Do you see the contrast between David and Saul? Both David and Saul, in great distress and in fear of their own lives, seek spiritual advice. Saul gets his thru a medium. David gets his thru a priest of God (verse 7 says it came thru Abiathar the priest). The message Saul receives: “Tomorrow you’re going to be defeated and die.” David’s message: “Go, pursue, for you will be victorious.”

David and his 600 men head out. At this point they don’t know exactly who they’re going after. But they head southward toward the land of their enemies. David trusts that the Lord will guide them. Along the way we’re told that 200 of David’s men drop out. They’re exhausted and unable to keep going. David and the rest of his men continue the pursuit and eventually they run across this guy out in the middle of nowhere…

READ 1 Samuel 30:11-15

This is divine intervention. An Egyptian provides David the guidance he needs. He lets David know who’s responsible for taking his family (the Amalekites) and he promises to lead David to their location. David eventually overtakes the Amalekites. They are partying it up, eating, drinking and dancing. David and his men strike them all down. They successfully rescue their wives and children and recover all of their possessions. They even take additional spoils of flocks, herds and livestock.

On their way back to Ziklag they stop by the brook Besor where they had left their 200 buddies behind (too tired to continue the pursuit). Some of David’s men who had fought with him against the Amalekites, referred to in v 22 as “worthless fellows” say, “We will not share any of the spoil with these guys.” David shows tremendous leadership, wisdom and insight and he sets them straight…

READ 1 Samuel 30:23-24

David knows that it is the Lord God who has given them the victory over the Amalekites and not their own doing. He also acknowledges that these 200 men who had remained behind performed a valuable service by watching their baggage. David not only makes the decision to share the spoils with all 600 of his men but he gives some of the spoils to the elders of Judah, referred to in v 26 as “his friends.” With this great victory and his ever growing popularity the stage is now set for David to become the king of Judah.

Chapter 31 occurs chronologically about the same time that David is down in the south dealing with the Amalekites in Chapter 30. David fared pretty well against the Amalekites. We just saw that. But Saul does not fare so well in his battle with the Philistines.

READ 1 Samuel 31:1-6

The king is dead! Saul, the champion of Israel lays lifeless on Mount Gilboa. Of course, Saul’s death is good news to the Philistines. They cut off Saul’s head and strip off his armor. This is exactly what Israel had done years before to the Philistine’s champion, Goliath (17:51-54). In one final act of disrespect the Philistines take Saul’s and his son’s dead bodies and fasten them to the city wall of Beth-shan. It doesn’t end well for Saul. However, the writer of 1 Samuel doesn’t leave it there.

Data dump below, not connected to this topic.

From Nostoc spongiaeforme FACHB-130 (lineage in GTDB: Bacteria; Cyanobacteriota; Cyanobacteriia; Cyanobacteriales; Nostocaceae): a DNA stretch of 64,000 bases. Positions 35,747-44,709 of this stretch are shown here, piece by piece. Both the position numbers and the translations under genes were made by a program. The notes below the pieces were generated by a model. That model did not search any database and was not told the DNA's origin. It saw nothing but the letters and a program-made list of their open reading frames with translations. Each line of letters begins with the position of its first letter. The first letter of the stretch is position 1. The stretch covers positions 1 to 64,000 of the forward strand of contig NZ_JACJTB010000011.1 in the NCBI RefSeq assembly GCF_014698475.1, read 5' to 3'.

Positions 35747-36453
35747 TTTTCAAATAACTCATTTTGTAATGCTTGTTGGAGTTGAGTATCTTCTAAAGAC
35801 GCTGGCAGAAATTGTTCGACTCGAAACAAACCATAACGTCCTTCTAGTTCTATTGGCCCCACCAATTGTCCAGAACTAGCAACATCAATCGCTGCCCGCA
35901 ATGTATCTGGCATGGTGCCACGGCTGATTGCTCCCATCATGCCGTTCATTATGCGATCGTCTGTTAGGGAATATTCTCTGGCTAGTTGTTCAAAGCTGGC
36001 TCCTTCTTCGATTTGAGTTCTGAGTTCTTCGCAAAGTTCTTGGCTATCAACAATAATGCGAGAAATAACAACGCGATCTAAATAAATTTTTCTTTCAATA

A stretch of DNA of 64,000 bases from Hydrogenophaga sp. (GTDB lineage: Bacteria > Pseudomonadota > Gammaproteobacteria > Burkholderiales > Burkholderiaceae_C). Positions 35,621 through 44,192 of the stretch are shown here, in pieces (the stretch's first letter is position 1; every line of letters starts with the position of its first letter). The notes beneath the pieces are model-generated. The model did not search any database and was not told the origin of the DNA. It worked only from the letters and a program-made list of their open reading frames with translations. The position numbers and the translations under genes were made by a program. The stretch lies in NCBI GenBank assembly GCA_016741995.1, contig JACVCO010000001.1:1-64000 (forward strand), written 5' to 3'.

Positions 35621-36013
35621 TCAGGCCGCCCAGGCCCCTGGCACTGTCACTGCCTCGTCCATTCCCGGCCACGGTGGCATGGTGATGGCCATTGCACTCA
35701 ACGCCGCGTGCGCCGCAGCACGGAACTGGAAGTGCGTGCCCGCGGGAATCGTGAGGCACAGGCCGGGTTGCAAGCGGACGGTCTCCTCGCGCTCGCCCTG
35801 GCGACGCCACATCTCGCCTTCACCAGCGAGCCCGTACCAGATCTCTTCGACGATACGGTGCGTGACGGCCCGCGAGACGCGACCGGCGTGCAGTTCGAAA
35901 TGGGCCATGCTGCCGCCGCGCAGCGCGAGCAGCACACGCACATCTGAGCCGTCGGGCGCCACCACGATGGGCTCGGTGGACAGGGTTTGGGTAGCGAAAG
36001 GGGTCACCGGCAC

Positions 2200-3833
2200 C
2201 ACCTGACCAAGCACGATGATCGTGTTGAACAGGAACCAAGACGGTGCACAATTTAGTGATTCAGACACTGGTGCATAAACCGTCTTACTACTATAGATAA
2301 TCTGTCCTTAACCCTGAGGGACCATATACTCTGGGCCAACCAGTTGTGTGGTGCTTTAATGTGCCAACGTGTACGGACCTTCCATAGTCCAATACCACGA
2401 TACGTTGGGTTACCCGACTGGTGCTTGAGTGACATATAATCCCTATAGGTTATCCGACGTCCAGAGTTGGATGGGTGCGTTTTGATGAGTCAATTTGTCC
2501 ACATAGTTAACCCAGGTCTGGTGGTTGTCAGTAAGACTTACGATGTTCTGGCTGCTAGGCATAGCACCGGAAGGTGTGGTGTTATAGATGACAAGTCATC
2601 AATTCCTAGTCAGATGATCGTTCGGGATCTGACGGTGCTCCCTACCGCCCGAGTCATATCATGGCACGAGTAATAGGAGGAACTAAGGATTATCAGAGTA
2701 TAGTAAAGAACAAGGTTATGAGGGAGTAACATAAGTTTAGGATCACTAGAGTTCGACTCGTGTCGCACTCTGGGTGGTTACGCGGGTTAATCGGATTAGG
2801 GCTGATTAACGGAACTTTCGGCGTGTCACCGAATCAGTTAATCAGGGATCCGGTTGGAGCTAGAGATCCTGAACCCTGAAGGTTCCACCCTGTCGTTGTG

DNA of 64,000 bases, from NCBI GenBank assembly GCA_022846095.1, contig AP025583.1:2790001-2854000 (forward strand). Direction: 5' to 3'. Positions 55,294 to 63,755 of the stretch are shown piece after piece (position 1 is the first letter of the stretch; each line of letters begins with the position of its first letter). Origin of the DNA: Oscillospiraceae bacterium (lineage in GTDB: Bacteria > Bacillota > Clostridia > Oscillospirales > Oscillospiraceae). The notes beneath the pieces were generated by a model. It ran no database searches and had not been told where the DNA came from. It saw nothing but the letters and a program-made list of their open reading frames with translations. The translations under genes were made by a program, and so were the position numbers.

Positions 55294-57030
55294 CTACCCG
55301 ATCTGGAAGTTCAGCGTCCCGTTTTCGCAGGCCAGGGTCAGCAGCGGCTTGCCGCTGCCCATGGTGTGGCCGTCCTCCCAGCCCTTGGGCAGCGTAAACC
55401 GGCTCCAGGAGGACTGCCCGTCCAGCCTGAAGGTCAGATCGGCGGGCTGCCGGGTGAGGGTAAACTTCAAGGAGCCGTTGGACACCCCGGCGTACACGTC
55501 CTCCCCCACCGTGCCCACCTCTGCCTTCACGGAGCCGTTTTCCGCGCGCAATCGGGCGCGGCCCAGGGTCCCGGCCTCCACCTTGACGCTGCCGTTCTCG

READ 1 Samuel 31:11-13.

The people of Jabesh-gilead in a final act of kindness, honor King Saul. They never forgot what Saul did for them 40 years before, back in Chap 11, when he saved them from the Ammonites. The writer of First Samuel reminds us here at the end that Saul had a good beginning as king of Israel. The tragic conclusion to this book actually ends on a positive note!

Following Saul’s death, David becomes the king of Judah. Ish-bosheth, Saul’s son, is made king of Israel. It will be another 7 years before David, the Lord’s anointed, finally rules as king over a united Israel – 2 Samuel Chapter 5. All in God’s perfect timetable.

Epilogue (I have Liam Goligher a Scottish preacher to thank for this)

Saul and his sons are dead on the battlefield. But back in 1 Sam 2:6, Hannah’s song, she sang these words: “The LORD kills and brings to life…” So when are we going to see that? Well we’re not going to see it with Saul, the first anointed king of Israel. But we will see with the last anointed King of Israel (Acts 4:27, 10:38, John 1:49, 19:19). Jesus, the Christ, our Messiah, was crucified on a cross for our sins, laid in a tomb, but on the third day He arose triumphant over death! Colossians 2:15 says, “He disarmed the spiritual rulers and authorities. He shamed them publicly by his victory over them on the cross.” When those Philistine soldiers were scavenging around the dead bodies on Mount Gilboa and discovered the dead body of King Saul they stripped him of his armor and then hung his body on the city wall. Colossians tells us that Jesus, the Lord’s anointed, strips the armor off the powers of darkness, strips them of all their power over humanity, takes their weapons from them, has authority over them and puts them to an open shame. He triumphs over them by His resurrection and by His ascension to the throne of God. “The king is dead! Long live the King! Long live THE KING!”    

First Samuel 27:1 to 31:13